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Latin American traditions and superstitions

From glorifying grapes to commemorating the dead, Latin American culture is rich in tradition.


Story by Anna Lee Hoffman

Tradition binds the young with the old, brings communities together and provides a sense of family and belonging. In Latin American countries, teaching stories, traditions and superstitions from elders to their descendants has kept these cultures unified and flourishing for centuries. The ancestral connections they create give purpose to a people that excel at artistry, integrity and honor.


Traditions & celebrations

Día de Muertos (México)
The “Day of the Dead” is a traditional Mexican holiday but is celebrated in various forms across a multitude of Latin American countries. It commemorates the lives of those who have died and aims to honor their memories and lasting presence. Despite the seemingly sorrowful subject, it’s a colorful occasion overflowing with life that spills out into the streets of local communities. Día de Muertos takes place November 1-2 and includes parades, singing, dancing, costuming and respectful graveside ceremonies. Participants paint their faces to resemble Mexican artist José Guadalupe Posada’s famous skull etching “La Calavera Catrina.” It’s become the Day of the Dead’s most universally recognized symbol.

Flower Festival (Colombia)
Every August Colombia celebrates its annual flower festival in the city of Medellín. Local farmers and flower growers create intricate parade floats and installations made from fresh flowers, filling the city with sweet smells and color during the Desfile de Silleteros (Flower Grower’s Parade). However, the weeklong festival is about more than just the flowers and includes musical performances and sporting and cultural events. The very first flower festival was held in 1957 and was for Colombian locals only. Since then the festival has grown and attracts tourists from all around the world to come and appreciate the budding beauty of Colombia annually.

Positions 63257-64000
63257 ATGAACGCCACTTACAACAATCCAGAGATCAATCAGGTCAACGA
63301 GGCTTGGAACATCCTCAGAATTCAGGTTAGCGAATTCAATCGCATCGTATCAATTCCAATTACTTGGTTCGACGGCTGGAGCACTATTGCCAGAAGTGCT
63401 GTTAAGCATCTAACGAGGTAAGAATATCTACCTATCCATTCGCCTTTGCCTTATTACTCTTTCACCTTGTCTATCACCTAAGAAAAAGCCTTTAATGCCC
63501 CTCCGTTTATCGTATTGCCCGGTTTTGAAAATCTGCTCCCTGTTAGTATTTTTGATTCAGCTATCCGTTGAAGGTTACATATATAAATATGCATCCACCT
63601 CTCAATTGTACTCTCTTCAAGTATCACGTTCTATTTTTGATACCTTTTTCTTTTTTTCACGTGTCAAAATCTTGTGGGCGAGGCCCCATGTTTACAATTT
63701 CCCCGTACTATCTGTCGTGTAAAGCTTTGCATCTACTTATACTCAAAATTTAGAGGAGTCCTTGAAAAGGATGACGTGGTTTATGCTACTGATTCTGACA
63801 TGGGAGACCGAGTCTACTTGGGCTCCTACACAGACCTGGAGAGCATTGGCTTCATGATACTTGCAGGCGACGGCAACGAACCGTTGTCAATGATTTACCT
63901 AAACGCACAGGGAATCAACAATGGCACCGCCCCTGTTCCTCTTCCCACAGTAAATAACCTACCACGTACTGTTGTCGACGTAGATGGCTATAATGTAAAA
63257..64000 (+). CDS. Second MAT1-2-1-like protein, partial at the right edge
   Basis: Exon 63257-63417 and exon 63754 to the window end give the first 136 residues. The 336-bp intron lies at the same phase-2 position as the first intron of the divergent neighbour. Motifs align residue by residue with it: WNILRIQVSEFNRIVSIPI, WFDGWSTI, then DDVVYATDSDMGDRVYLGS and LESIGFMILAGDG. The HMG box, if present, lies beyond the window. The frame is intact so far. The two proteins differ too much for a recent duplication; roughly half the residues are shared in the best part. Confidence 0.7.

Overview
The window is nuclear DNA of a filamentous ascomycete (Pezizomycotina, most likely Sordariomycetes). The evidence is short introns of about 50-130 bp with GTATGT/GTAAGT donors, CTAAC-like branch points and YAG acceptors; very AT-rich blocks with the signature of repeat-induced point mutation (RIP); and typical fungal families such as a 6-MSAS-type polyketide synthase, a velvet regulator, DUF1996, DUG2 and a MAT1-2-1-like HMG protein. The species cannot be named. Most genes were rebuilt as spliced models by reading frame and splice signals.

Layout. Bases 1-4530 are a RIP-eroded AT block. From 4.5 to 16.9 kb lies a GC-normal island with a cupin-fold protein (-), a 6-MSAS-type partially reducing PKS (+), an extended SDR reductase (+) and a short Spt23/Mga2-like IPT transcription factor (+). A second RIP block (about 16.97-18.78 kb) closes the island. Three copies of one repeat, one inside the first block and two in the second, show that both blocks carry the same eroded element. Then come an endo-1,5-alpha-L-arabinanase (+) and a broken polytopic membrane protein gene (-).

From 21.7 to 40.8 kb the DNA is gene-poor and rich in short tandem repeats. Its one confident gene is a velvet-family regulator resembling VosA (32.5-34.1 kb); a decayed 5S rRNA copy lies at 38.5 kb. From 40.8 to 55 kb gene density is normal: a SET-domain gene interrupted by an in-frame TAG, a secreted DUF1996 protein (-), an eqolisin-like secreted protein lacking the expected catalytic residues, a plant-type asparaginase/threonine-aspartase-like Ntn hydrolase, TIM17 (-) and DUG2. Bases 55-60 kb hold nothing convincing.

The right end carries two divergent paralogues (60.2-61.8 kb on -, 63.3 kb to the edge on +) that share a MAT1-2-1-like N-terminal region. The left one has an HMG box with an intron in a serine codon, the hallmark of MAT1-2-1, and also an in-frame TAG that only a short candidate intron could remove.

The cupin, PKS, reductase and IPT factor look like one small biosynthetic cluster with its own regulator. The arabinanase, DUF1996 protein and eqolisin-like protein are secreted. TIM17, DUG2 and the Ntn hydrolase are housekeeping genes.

Three Kings Day (Argentina, Paraguay and Uruguay)
“Three Kings Day,” also known as “Epiphany” in other places around the world, celebrates the Three Wise Men delivering gifts to baby Jesus in the Christmas story. While traditions vary throughout Latin America, including in Peru, Argentina, Puerto Rico and Mexico, the main event is typically commemorated 12 days after Christmas and concludes the holiday festivities. Some Latin American children receive the majority of their gifts on this day when gifts are left for them from the Three Kings rather than Santa Claus. In Mexico, before going to bed, children place a wish list on top of their shoes, and in the morning when they wake up the shoes are filled with gifts from the Three Kings. In other countries, children leave out water and grass for the Three Kings’ camels, and in the morning the kids find what the kings gifted them with in return.

Grape Harvest Festival (Argentina and Chile)
The largest bacchanalian celebration in Argentina usually takes place in Mendoza, one of the most well-known wine regions in the world. To kick off the grape harvest, the festivities run from late February through early March and fill the streets with music, parades, live concerts and the election of a “Harvest Queen.” The parades feature elaborately decorated floats, and riders throw small gifts into the crowds along the streets – just like Mardi Gras. There are many similar wine festivals throughout Chile which include wine tastings, grape smashing and a whole lot of cork-popping.